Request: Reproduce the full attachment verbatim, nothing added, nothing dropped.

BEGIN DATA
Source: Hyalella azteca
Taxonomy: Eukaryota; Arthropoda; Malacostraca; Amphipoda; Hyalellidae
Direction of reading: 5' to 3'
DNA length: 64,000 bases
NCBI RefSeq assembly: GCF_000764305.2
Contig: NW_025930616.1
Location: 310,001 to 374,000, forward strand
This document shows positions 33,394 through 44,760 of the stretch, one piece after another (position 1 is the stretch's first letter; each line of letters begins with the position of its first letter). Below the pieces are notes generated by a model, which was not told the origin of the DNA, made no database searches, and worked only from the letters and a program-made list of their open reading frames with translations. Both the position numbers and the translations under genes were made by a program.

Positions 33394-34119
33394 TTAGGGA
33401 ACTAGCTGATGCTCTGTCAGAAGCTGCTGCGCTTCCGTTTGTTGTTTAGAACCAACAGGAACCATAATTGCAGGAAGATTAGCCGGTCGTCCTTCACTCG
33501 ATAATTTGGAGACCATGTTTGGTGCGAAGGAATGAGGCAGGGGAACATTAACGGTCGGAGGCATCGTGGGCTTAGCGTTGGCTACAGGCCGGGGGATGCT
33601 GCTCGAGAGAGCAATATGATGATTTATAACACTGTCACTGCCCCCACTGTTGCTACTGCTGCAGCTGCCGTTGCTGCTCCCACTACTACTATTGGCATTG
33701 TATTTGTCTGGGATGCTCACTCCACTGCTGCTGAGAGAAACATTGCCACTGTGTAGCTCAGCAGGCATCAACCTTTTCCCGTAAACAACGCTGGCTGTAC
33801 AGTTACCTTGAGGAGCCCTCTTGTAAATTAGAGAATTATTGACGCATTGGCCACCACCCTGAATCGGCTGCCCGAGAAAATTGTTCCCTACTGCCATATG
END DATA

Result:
Source: Hyalella azteca
Taxonomy: Eukaryota; Arthropoda; Malacostraca; Amphipoda; Hyalellidae
Direction of reading: 5' to 3'
DNA length: 64,000 bases
NCBI RefSeq assembly: GCF_000764305.2
Contig: NW_025930616.1
Location: 310,001 to 374,000, forward strand
This document shows positions 33,394 through 44,760 of the stretch, one piece after another (position 1 is the stretch's first letter; each line of letters begins with the position of its first letter). Below the pieces are notes generated by a model, which was not told the origin of the DNA, made no database searches, and worked only from the letters and a program-made list of their open reading frames with translations. Both the position numbers and the translations under genes were made by a program.

Positions 33394-34119
33394 TTAGGGA
33401 ACTAGCTGATGCTCTGTCAGAAGCTGCTGCGCTTCCGTTTGTTGTTTAGAACCAACAGGAACCATAATTGCAGGAAGATTAGCCGGTCGTCCTTCACTCG
33501 ATAATTTGGAGACCATGTTTGGTGCGAAGGAATGAGGCAGGGGAACATTAACGGTCGGAGGCATCGTGGGCTTAGCGTTGGCTACAGGCCGGGGGATGCT
33601 GCTCGAGAGAGCAATATGATGATTTATAACACTGTCACTGCCCCCACTGTTGCTACTGCTGCAGCTGCCGTTGCTGCTCCCACTACTACTATTGGCATTG
33701 TATTTGTCTGGGATGCTCACTCCACTGCTGCTGAGAGAAACATTGCCACTGTGTAGCTCAGCAGGCATCAACCTTTTCCCGTAAACAACGCTGGCTGTAC
33801 AGTTACCTTGAGGAGCCCTCTTGTAAATTAGAGAATTATTGACGCATTGGCCACCACCCTGAATCGGCTGCCCGAGAAAATTGTTCCCTACTGCCATATG